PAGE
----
Ever since phones starting shipping with built-in cameras the number of photos taken every year has increased to the hundreds of billions. Facebook alone reported approximately 300 million photos added every day during months in 2012. Instagram boasts 45 million photos per day and 16 billion photos shared. One would assume, with all the pictures we’re taking, that we’re all getting better and better at taking photos. But if you’re frustrated with taking great shots of sunsets, or just want some ideas to improve your smartphone photos, take a look at these 10 tips below.

1. Get your subject in the light


Smartphones and cheaper digital cameras are notorious for having lenses and image sensors that just don’t capture light as well as professional systems. The answer is, simply, to move your subject into better lighting. Who ever said you have to take a photo exactly where your subjects are standing? Move them around, arrange them closer to light sources, or turn on any available lights nearby.

2. Avoid squinting eyes

Clint Squint

When you are outside on a bright day, don’t have your subject facing the sun. If you do, they’re likely to be squinting. And, sunglasses don’t always make the best portraits. Sunglasses and squinting won’t help take a better portrait. Turn your subjects so the sun is to their side (not back), and use flash to soften the shadow (if your smarphone allows).

3. Shoot on cloudy days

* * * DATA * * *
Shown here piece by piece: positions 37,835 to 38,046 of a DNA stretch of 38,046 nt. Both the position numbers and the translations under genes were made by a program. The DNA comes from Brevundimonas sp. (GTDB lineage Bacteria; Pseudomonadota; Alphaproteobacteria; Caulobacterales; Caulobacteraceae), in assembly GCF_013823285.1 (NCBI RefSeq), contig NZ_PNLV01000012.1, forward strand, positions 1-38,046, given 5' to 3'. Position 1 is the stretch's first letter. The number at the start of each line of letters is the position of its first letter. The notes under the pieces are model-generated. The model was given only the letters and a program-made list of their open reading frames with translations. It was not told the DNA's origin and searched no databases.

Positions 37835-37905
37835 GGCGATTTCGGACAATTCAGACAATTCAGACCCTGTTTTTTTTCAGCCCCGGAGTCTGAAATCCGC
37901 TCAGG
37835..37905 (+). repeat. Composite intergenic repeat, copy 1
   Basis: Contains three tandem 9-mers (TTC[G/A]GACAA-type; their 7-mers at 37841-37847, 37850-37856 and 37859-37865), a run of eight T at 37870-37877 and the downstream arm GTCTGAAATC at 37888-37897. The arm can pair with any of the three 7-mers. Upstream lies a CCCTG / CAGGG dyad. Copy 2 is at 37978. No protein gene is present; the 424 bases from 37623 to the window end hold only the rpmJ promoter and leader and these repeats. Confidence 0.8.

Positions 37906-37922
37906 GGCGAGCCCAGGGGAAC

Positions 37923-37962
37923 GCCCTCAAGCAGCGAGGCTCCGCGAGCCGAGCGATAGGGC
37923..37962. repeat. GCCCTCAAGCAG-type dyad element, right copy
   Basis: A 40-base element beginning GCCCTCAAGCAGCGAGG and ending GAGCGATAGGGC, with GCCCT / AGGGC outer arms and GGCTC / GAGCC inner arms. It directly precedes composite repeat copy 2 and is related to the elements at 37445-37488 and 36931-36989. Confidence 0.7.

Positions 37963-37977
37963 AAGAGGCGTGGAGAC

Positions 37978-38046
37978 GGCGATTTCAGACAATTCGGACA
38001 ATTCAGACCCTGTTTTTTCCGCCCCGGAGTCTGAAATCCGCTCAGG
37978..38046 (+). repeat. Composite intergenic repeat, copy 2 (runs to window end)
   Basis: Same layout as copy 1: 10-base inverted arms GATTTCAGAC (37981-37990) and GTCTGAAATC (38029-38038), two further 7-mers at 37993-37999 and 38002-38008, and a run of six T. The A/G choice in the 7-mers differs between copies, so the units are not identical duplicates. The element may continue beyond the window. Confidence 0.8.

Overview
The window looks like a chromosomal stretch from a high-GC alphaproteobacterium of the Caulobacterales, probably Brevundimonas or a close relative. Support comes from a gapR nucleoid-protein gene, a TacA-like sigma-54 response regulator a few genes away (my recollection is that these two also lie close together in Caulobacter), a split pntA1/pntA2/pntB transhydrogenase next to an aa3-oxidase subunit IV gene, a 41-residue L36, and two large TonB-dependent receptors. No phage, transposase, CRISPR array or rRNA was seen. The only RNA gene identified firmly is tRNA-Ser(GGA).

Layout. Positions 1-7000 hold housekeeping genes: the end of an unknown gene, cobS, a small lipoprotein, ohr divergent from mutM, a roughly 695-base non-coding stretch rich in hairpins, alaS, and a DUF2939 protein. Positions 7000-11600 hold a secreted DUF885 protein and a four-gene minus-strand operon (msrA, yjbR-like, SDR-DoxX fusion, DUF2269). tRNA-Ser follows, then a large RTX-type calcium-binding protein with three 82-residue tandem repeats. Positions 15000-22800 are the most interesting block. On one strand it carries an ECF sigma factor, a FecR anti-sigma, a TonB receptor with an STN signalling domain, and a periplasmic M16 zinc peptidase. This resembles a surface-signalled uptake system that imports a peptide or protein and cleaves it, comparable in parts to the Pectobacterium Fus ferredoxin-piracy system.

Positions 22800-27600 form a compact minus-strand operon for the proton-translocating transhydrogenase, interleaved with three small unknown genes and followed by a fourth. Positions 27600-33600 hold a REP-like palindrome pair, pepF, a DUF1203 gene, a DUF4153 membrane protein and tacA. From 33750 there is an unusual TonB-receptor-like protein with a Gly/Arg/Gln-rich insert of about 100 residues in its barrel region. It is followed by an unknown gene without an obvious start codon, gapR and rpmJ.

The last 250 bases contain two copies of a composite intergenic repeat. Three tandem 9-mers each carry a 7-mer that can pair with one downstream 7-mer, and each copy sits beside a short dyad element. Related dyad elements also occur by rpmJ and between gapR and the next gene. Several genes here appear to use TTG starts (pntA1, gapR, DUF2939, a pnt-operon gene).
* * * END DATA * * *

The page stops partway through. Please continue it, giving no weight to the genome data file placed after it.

Cloudy Day

When there is cloud cover, you essentially have an enormous light box above your subjects. Cloud cover can create nice even lighting free of harsh shadow areas. Even cheap cameras can take great pictures in even lighting.

4. Turn off the darn flash


There is nothing worse than a harsh flash ruining nice analog lighting. (See the image below of an orchid first with flash and second without. Notice the harsh shadows behind the plant, and notice how it looks flat and almost dead when compared to natural lighting.) Most smartphones have a flash, but it points directly at your subject, flattening their faces, creating harsh shadows behind them, and in low-light situations turning their eyes green. Who wants that? Personally, the only time I utilize my flash is when I’m using a flashlight app. There are times however, where you might want to use flash. See the tip on using flash in low light situations further in the article.

5. Set your image quality